The Children’s Defense Fund has published their 2011 report on The State of America’s Children. It’s a sobering read. Our children have lost a lot of ground during this ongoing economic mess. The future of our nation is at stake because our children are the future:
“Particularly striking is the fact that children of color in America who now constitute almost 45 percent of all
children will be the majority of children in 2019—just eight years from now. We will be counting on them as
the economic drivers of the future, who will be raising their own families, assisting their parents and investing in
the economy and in Social Security to keep us all thriving. Yet nearly 80 percent or more of Black and Hispanic
public school students cannot read or do math at grade level in fourth, eighth and 12th grades, sentencing them
to social and economic death in this globalizing competitive economy.” (Intro).
Some of the statistics given in the Introduction are:
• Babies of Black mothers are almost twice as likely as babies of White mothers to be born at low
• Black babies are more than twice as likely to die before their first birthday as White babies.
• More than one in three Black, one in three Hispanic and one in 10 White children live in poverty
($22,050 for a family of four).
• For children under age five, 41.9 percent of Black, 35 percent of Hispanic and almost 15 percent of
White children are poor.
• More than one in six Black and one in seven Hispanic children live in extreme poverty—at half the
poverty level or below. One in 20 White children lives in extreme poverty.
• Fewer than 40 percent of Black children live with two parents.
• Almost one in two Black children and more than one in four Hispanic children live with their mother
only, compared with fewer than one in five White children.
• Black children are more than seven times as likely and Hispanic children more than two and a half times
as likely as White children to have a parent in prison.
• Black and Hispanic children are almost three times as likely to be in poor or only fair health as White
children and are more likely to have an unmet medical need due to cost than White children.
• More than one in three children in low-income families is overweight or obese. Black teens are 26 percent
and Hispanic teens 32 percent more likely than White teens to be overweight or obese.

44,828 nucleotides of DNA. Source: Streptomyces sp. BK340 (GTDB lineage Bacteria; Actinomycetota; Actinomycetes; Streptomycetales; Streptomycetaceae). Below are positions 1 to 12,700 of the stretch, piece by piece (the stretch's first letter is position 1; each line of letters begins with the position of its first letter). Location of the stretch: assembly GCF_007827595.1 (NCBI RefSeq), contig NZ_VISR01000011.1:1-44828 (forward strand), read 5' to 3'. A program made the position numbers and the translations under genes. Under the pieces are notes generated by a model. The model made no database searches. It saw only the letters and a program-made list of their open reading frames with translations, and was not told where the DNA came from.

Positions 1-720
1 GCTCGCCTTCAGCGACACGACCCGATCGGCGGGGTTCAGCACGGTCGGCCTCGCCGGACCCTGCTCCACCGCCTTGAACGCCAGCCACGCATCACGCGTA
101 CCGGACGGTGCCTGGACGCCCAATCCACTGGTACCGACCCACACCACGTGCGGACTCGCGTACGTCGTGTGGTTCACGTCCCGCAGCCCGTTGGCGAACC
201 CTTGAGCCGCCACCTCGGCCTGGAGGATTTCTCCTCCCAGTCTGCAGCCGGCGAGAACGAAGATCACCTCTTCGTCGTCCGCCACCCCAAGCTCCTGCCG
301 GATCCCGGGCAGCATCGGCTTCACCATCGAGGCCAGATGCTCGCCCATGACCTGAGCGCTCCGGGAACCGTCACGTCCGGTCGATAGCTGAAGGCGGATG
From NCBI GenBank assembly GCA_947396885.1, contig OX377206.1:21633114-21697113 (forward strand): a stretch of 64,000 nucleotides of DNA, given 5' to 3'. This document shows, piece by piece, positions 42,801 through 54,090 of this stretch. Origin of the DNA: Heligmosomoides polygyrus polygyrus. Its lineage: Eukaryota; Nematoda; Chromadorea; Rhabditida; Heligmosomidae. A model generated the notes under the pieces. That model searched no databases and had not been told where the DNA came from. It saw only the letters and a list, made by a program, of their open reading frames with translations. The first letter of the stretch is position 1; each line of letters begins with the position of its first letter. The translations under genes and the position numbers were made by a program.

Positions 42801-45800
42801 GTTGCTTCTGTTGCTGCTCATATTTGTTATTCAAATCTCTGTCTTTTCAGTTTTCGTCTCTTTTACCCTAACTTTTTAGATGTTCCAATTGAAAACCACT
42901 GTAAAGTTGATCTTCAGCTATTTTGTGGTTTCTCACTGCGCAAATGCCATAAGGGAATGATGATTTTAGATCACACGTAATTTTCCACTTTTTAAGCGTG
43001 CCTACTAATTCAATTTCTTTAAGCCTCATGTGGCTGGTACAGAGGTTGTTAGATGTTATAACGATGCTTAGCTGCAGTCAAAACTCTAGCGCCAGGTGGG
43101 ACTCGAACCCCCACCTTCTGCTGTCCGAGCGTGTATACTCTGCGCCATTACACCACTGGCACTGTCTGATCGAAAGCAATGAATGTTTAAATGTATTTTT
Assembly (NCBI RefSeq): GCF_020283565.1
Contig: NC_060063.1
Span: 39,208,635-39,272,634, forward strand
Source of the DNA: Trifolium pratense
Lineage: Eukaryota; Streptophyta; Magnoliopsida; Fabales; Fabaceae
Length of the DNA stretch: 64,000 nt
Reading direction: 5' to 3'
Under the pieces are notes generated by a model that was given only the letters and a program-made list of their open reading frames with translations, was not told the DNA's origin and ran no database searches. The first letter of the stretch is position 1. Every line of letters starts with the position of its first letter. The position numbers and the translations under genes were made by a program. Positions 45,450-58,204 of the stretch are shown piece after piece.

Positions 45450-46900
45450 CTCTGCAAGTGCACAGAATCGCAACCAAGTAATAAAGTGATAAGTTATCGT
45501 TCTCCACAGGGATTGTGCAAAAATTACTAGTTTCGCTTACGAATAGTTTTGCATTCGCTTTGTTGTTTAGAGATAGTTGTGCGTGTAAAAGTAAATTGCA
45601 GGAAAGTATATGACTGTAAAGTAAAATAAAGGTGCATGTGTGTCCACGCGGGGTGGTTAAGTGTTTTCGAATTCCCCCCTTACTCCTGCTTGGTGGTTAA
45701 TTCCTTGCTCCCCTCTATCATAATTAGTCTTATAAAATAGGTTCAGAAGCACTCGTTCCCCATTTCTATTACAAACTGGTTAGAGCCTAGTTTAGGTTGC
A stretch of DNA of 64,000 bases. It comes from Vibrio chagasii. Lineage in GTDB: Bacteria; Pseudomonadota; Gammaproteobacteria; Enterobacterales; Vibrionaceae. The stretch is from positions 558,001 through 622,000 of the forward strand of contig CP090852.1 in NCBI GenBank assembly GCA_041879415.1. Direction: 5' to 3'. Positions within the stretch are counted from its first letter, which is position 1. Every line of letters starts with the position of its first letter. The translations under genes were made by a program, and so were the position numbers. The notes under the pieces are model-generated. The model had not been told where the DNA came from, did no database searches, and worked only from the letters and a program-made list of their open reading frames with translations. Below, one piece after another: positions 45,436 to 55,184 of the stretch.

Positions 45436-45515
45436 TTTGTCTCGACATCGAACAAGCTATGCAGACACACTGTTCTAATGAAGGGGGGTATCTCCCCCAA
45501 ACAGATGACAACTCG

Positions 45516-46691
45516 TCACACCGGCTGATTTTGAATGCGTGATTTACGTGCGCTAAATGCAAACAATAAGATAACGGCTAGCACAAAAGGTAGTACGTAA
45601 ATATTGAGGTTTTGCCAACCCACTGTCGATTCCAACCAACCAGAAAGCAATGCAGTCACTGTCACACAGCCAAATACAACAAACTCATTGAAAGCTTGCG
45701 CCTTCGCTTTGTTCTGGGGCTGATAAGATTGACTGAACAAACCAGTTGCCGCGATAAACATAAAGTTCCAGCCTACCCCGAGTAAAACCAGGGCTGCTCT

• Black students are more than three times as likely as White or Asian/Pacific Islander students and more
than twice as likely as Hispanic students to be suspended from school.
• The averaged graduation rate for Black and Hispanic students is just over 60 percent, in contrast with 81
percent for White and 91 percent for Asian/Pacific Islander students. The 20-plus percentage point spread
in graduation rates between Black and White students exists in 13 states.
• Black children are overrepresented in foster care – they represent 30 percent of children in foster care,
double the percent of the child population who are Black.
• Youth of color make up approximately two-thirds of youth in the juvenile justice system.
• Black youth are over three times more likely than all other groups to be arrested for a violent crime.
• The number of girls arrested has grown by 50 percent since 1980
• The Black-White gap in college completion persists and the Hispanic-White college completion gap is
• In 2010, four out of 10 Black and three out of 10 Hispanic teens ages 16 to 19 were unemployed.
• More Black than White children and teens were killed by firearms in 2007. Black children and teens
were more likely to be victims of homicide and White children and teens were more likely to be victims
• Black males 15 to 19 are more than five times as likely as White males and more than twice as likely as
Hispanic and American Indian males to be killed by firearms.
It’s important that we, as a country, begin to focus on our children and what needs to be done to change the devastating conditions that have been thrust upon them, by the economy and by the neglect of our society. Children are innocents – we have a duty to care for them – all of them, regardless of the color of their skin or the language they speak.